Smart Grids a potential new vehicle for rural and urban LFN nuisance (or the Hum) and its acoustic component, is there a simple way Smart Grids could be inadvertently maximising this human inconvenience?   By Dr Chris Barnes, Bangor Scientific and Educational Consultants, e-mail




The Hum is defined and its history is discussed. A brand new and simple hypothesis is advanced for the increasing prevalence of LFN/ the Hum in terms of the operational behaviour of pre-existing domestic, commercial and industrial noise and vibration sources at night changing from the previously random   to the precisely controlled under the influence of Smart Power Grids.



The Hum is a geo-sporadic noise nuisance heard/perceived by an estimated 2% of the world’s population, this figure probably rises to well over 10% in the 40-70 age groups.  The noise, an irregular pulsation like very low pitched buzz, can be extremely irritating and annoying and in its extreme even cause stress related illness and sleep deprivation. It is   mainly but not exclusively in buildings  at night even with the power switched off and  is characterised by the sound of a slowly and irregularly (quasi –periodically) idling engine and these days is perceived by the present author as often more sharply pulsing than musical.  Those musically minded hearers of the first instance of the Hum in the USA, the so called Taos Hum toned matched it between 30-80Hz and stated that it has quasi-period modulations or fluctuations of between 0.5 and 5Hz.  Others describe a higher pitched buzzing yet still with the same sort of underlying modulation.      Another strange facet of the Hum is that is either difficult or impossible to audio record, this has been particularly so in the past before the advent of readily available FFT systems.   Sadly this has pushed the Hum, for some, into the realms of Science Fantasy. This paper, as with the other works of the present author, aims to demystify the phenomenon.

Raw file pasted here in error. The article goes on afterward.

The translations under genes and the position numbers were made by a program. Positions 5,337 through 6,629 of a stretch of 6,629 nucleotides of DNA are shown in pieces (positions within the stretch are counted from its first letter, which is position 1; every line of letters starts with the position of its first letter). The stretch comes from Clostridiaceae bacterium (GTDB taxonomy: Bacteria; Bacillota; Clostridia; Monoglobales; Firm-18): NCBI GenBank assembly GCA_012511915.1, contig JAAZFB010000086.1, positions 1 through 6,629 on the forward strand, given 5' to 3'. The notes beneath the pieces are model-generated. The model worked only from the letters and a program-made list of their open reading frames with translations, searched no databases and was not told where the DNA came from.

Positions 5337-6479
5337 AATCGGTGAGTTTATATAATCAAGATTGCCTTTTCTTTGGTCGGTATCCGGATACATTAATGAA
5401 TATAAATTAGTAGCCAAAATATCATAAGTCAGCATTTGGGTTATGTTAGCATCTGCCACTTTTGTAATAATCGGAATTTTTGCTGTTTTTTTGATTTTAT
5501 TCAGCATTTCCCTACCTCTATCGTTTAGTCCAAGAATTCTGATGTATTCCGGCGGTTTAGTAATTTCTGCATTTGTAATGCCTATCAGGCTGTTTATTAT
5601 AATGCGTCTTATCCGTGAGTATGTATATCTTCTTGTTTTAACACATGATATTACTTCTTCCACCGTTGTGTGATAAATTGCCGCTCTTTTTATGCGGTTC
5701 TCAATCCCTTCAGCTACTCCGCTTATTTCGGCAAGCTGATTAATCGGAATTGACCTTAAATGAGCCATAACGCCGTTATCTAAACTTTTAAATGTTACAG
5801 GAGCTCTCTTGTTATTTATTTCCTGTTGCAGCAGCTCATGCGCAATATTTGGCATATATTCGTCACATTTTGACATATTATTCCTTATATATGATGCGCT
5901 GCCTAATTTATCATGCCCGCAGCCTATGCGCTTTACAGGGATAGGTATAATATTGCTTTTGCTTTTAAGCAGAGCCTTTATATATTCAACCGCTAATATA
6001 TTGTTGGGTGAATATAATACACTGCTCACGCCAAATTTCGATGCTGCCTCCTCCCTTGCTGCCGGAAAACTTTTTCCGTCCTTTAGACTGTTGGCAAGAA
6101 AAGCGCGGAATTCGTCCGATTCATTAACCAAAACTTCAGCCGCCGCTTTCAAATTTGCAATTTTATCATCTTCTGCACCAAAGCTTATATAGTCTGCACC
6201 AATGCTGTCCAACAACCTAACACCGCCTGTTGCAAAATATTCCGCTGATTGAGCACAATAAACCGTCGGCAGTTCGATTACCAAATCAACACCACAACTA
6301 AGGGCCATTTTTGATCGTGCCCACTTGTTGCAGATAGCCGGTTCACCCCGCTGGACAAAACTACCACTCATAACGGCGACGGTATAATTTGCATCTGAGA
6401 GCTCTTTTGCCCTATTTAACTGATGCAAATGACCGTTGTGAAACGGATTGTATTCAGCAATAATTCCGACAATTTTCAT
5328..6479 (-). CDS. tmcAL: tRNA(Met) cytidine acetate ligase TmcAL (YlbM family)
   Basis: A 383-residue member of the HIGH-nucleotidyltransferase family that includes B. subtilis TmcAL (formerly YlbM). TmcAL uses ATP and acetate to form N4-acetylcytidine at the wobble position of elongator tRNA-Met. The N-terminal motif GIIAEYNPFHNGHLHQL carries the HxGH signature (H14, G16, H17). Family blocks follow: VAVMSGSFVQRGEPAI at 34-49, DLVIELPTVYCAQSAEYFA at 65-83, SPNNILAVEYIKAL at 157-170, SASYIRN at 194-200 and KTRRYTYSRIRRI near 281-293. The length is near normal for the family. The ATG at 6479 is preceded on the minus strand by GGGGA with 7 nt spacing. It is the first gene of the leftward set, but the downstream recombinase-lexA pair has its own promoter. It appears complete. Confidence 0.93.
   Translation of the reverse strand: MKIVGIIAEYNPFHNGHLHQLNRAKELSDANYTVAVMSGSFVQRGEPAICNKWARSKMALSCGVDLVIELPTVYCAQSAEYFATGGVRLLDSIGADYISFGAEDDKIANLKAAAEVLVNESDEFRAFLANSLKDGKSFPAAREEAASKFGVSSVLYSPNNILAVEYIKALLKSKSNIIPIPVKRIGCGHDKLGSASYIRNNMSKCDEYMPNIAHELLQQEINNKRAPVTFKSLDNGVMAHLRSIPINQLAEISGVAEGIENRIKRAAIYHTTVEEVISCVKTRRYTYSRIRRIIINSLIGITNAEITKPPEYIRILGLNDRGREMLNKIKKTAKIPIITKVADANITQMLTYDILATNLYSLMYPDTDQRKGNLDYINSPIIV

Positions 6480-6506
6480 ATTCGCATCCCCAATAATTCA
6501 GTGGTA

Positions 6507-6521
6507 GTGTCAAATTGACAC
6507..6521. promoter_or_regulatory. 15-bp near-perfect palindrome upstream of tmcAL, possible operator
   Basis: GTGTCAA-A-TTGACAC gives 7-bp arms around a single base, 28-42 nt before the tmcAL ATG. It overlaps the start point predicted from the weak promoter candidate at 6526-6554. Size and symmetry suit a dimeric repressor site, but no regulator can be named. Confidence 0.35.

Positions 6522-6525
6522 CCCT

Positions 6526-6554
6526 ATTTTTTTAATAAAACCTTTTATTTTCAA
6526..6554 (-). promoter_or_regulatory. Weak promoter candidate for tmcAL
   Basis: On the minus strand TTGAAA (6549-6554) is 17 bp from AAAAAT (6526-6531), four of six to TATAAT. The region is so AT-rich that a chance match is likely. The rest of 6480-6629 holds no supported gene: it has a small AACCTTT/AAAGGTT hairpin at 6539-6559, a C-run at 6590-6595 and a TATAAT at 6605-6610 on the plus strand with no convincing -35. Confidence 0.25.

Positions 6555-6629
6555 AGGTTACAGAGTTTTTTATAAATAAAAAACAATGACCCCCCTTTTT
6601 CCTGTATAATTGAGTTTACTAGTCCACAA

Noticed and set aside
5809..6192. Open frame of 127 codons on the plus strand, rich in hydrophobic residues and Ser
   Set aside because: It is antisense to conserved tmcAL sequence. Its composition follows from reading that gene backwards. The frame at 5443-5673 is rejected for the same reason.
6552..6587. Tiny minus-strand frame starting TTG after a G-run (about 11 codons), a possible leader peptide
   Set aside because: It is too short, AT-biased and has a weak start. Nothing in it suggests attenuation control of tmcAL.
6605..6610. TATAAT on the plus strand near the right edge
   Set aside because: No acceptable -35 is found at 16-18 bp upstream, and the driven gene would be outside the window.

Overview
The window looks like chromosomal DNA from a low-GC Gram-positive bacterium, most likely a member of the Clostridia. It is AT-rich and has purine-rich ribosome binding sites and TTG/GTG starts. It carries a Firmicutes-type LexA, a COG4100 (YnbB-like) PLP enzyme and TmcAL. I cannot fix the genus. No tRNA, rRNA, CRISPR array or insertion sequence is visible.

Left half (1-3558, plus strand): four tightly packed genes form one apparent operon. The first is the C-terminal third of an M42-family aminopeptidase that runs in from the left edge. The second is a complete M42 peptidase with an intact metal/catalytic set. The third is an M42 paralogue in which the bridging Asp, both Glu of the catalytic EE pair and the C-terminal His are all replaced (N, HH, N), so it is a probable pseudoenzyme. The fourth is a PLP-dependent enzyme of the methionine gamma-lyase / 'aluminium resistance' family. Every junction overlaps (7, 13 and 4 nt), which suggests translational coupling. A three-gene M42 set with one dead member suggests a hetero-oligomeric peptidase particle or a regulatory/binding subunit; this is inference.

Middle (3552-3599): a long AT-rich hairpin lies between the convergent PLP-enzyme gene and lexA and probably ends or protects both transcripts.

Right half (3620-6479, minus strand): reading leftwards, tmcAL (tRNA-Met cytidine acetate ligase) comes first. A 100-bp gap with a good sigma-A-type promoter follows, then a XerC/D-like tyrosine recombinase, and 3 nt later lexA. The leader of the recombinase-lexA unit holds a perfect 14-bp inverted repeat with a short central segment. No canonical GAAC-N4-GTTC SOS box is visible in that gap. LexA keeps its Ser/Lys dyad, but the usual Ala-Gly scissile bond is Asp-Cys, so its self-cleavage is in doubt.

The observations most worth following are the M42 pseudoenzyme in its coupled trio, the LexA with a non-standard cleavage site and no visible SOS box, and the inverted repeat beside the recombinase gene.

Everything but power systems has officially been blamed for the Hum. Scientists at Southampton University concluded it is simply distant noise.  Wikipedia blames amongst other things colliding waves under the ocean.  Applying critical thinking one immediately wonders why then distance noise or ocean waves shouldn’t cause the Hum in the bulk of Russia and Africa and other places which either don’t or until recently haven’t experienced the Hum.